The ex-wife of a police officer has described in chilling detail how his force protected him from prosecution after suffering years of physical and sexual abuse at his hands.
She said the scandal of police inaction over early allegations against killer PC Wayne Couzens has brought back the nightmare of her own futile fight for justice more than 10 years ago.
On Friday, Couzens admitted murdering Sarah Everard, 33, as she walked home through south London in March this year in a case that shocked the country and prompted widescale protests about women’s safety.
The parliamentary and diplomatic protection officer, who earlier admitted to kidnapping and raping Ms Everard, was not probed further over three separate indecent exposure complaints dating back to 2015 and February this year.
Separately, Freya – not her real name – said she married her policeman boyfriend partly because she believed he would protect her, but the reality was very different.
She claimed he hit her repeatedly in angry outbursts and when she first complained to the police, after he threatened her with a knife, she was astonished at the reaction.
Freya told Sky News: “Two officers came to the house and did little more than tell him to go for a long walk to calm down.
“I was traumatised, but I don’t remember them talking to me at all.”
She later told his boss about the continuing abuse but was urged not to leave her husband, and a later visit from two officers from the force’s domestic abuse unit resulted in no action.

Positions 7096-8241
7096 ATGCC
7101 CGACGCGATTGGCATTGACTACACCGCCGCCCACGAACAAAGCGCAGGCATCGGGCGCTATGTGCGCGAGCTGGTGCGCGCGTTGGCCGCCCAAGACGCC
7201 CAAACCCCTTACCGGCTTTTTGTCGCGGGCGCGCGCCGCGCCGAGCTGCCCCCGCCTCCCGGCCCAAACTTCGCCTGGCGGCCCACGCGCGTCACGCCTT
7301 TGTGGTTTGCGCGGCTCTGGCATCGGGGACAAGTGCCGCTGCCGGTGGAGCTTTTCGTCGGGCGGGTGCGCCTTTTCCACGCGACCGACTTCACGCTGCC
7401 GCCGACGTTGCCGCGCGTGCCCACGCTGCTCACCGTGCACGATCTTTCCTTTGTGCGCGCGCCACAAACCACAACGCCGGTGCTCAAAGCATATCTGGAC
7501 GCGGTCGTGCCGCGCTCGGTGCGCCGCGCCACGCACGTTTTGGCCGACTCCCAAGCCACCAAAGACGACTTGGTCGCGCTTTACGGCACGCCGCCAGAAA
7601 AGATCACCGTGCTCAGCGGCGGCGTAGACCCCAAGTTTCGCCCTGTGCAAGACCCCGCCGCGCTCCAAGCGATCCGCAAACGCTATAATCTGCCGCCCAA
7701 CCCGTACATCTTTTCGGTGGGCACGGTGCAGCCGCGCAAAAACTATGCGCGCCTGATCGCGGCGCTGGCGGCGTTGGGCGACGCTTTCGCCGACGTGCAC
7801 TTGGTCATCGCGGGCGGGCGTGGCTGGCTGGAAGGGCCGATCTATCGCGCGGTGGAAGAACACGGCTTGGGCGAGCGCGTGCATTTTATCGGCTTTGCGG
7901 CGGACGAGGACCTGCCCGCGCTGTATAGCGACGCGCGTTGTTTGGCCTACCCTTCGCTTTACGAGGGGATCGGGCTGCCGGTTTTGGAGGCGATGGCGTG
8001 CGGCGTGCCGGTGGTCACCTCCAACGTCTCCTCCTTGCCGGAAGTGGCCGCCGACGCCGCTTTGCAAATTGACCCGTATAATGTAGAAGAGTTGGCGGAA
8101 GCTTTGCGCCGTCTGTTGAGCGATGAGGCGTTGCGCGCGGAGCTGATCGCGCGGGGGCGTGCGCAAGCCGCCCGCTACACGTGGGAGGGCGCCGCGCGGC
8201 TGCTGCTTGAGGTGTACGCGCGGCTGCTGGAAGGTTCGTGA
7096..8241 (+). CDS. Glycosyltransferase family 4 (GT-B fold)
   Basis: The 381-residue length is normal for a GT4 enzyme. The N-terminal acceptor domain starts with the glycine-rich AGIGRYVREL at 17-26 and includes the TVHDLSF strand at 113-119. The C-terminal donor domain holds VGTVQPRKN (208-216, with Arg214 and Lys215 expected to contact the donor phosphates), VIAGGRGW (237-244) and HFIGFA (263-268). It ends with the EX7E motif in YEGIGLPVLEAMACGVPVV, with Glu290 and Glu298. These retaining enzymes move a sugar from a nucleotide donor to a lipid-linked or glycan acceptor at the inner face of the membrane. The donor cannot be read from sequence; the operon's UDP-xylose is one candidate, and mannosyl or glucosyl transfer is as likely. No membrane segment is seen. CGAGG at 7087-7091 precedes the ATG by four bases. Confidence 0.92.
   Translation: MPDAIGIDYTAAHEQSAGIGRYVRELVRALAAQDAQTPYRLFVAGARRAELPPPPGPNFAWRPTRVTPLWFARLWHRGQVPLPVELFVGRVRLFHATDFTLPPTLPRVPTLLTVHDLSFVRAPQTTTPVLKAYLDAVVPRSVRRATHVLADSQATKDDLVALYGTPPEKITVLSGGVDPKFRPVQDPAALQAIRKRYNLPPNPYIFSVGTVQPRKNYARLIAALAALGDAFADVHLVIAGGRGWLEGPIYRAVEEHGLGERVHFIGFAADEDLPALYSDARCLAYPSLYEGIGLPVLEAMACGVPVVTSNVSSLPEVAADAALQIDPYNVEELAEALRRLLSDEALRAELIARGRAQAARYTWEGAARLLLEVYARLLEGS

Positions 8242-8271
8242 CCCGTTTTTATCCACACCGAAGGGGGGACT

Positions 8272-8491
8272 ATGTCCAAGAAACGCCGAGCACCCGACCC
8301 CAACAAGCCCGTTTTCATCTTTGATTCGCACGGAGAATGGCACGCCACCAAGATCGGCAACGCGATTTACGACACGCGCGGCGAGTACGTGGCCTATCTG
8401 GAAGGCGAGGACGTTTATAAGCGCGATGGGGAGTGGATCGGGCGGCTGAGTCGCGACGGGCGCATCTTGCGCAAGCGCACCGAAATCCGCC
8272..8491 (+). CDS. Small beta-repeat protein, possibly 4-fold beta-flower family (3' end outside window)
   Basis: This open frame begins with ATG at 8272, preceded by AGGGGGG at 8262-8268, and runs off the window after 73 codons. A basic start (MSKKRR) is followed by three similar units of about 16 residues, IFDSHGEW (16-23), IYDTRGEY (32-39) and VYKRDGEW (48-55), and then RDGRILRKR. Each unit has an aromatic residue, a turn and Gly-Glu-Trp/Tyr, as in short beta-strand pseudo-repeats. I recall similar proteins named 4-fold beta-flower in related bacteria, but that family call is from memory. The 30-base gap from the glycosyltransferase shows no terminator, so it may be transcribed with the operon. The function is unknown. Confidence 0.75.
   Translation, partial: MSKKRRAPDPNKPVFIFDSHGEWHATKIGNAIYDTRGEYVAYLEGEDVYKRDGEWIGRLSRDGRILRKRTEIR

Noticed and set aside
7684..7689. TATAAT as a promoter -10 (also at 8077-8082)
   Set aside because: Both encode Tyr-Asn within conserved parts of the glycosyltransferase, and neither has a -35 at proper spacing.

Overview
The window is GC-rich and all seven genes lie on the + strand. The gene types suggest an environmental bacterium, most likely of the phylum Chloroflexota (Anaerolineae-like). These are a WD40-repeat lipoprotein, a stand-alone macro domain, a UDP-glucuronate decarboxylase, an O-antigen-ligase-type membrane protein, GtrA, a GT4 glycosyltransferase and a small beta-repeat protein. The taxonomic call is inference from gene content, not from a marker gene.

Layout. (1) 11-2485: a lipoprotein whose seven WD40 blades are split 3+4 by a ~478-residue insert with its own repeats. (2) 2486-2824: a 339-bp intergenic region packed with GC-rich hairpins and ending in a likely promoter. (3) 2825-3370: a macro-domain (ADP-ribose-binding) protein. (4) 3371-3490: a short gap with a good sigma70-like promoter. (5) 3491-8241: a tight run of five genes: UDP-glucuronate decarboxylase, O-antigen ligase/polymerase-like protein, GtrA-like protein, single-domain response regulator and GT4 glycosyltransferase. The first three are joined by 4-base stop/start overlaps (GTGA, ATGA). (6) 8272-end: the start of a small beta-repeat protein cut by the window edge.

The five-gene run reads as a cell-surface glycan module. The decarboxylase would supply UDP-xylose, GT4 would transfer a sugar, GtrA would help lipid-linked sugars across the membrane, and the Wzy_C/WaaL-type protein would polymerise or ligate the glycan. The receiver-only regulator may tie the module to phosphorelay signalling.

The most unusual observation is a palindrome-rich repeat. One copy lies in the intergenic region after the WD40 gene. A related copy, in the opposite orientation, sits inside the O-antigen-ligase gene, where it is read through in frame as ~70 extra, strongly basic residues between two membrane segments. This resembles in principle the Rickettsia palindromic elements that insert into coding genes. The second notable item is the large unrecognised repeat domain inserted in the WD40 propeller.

When she filed for divorce her husband raped her, she said, and even when she reported it to police nothing was done.
Freya said: “One officer told me I shouldn’t make such allegations because it would bring the police service into disrepute. I felt quite threatened.
“When police interviewed my son, who told them his dad had tried to strangle him, I wasn’t allowed into the interview.
“When they said eventually I could have a copy of the tape they asked me to pay for it.”
Again, nothing came of the investigation and her husband continued in his job.
She said she even went for help to the force’s professional standards department, the Independent Office of Police Complaints, but for various reasons, no action followed.
Freya said: “The ripple effects of violence by the police spreads and the impact of the police not dealing with it, that caused me so much pain, I can’t express enough.
“And it means I can’t report other crimes I’ve experienced since because I can’t go to the police because I think they might be a rapist or an abuser because they harboured my ex-husband until his retirement.
“I know I won’t get justice, and justice is really important. It kills people when they can’t get justice.
“We really need to fix it because there’s no way for people like me to go.”
The police force Freya’s husband worked for declined to comment when approached by Sky News.